Newsum highlighted the power of ‘voter empowerment’ referencing the efforts of Whinery and Suniga.


In March of this year, the Weld County District Court ruled that the Weld County Board of Commissioners failed to comply with a state law when redistricting early last year. In a lawsuit brought forth in October 2023, the League of Women Voters of Greeley-Weld County, the Latino Coalition of Weld County, Barbara Whinery, and Stacy Suniga alleged the commissioners acted in violation of State House Bill 21-1047 by not providing proper public notice of hearings on the redistricting process and by drawing a map that divided an important community of interest.


This is our mission, empowering voters, defending democracy.”
Irene R. Tynes, League of Women Voters of Colorado


Judge Todd Taylor prohibited the disputed district map from being used in any upcoming elections and ordered the Board of Commissioners to reinitiate the redistricting process according to state law. According to the order handed down on March 1, Taylor also said the board of commissioners “failed to meet nearly every procedural requirement” of the law.


Honoree Stacy Suniga spoke about her experience regarding the lawsuit and her gratitude to the LWVCO and the pro bono efforts of Lewis Roca Law firm and the attorneys who worked pro bono in this case; Kendra Beckwith, Kenneth Rossman, Elizabeth Michaels and Joe Hykan.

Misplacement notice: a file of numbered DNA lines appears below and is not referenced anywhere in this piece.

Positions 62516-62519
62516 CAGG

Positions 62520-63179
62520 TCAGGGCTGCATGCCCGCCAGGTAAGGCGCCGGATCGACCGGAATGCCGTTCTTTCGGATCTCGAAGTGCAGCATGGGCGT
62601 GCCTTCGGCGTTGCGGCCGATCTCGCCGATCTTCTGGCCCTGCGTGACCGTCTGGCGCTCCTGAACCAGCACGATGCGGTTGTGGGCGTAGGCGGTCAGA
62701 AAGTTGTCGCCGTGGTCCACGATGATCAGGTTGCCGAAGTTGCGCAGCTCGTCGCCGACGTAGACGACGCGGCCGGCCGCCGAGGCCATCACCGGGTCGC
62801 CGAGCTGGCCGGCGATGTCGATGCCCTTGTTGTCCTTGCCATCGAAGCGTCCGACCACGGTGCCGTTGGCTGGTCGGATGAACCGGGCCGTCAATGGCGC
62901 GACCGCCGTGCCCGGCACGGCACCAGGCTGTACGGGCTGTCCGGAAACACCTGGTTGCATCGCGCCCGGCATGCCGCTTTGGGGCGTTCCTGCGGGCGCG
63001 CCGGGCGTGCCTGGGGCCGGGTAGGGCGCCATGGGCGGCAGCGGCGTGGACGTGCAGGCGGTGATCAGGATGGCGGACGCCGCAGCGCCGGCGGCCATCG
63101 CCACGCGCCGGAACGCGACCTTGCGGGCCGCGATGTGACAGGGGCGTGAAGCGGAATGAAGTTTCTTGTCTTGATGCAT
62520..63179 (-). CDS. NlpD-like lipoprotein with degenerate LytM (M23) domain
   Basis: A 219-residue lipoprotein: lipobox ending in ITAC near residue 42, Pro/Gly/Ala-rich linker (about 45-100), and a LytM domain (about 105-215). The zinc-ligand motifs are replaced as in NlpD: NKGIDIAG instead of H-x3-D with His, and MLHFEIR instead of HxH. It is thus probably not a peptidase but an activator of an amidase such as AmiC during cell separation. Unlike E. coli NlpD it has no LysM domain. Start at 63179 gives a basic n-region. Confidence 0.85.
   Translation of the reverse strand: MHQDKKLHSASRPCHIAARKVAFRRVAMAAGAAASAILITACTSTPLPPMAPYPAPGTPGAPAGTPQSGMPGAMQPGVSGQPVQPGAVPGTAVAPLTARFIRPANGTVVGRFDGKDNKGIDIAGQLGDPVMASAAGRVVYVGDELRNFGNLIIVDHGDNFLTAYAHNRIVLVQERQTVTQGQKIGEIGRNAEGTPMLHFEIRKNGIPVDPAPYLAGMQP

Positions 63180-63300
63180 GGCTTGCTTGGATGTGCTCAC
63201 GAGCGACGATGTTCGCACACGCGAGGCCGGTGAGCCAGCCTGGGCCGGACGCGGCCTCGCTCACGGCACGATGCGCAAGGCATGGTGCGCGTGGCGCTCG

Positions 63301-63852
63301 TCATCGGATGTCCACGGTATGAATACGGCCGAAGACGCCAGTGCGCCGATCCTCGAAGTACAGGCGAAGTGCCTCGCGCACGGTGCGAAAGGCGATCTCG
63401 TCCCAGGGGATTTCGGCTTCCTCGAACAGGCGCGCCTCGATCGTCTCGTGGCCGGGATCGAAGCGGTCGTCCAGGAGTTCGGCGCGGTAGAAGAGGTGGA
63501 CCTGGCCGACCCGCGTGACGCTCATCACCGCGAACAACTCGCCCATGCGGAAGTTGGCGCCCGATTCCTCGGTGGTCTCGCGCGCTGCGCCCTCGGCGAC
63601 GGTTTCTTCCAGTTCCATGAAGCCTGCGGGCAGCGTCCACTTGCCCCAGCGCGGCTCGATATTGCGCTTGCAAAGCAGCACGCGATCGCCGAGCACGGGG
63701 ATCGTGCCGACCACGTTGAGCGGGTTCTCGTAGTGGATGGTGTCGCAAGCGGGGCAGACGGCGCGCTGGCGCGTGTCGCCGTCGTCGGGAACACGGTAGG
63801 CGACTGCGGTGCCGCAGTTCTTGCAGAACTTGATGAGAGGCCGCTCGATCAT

“Thank you to the League of Women Voters – you were so instrumental not only in this honor, and I appreciate it so much, but there were so many people that came together to really make this happen and that was part of the League of Women Voters,” said Suniga.


“When we went to a meeting, when the Weld County Commissioners were adopting their new map and we felt it was an awful map, obviously that they did not follow the State House Bill 21-1047, they followed no tenets of that law and therefore violated the people of Weld County, and we felt that those maps were really kind of generated to support re-election. So, we appeared at a meeting and said so – we said ‘please follow the tenets of House Bill 1047’ and we were told ‘no, absolutely not, we are a home rule charter, we do not have to follow State law’.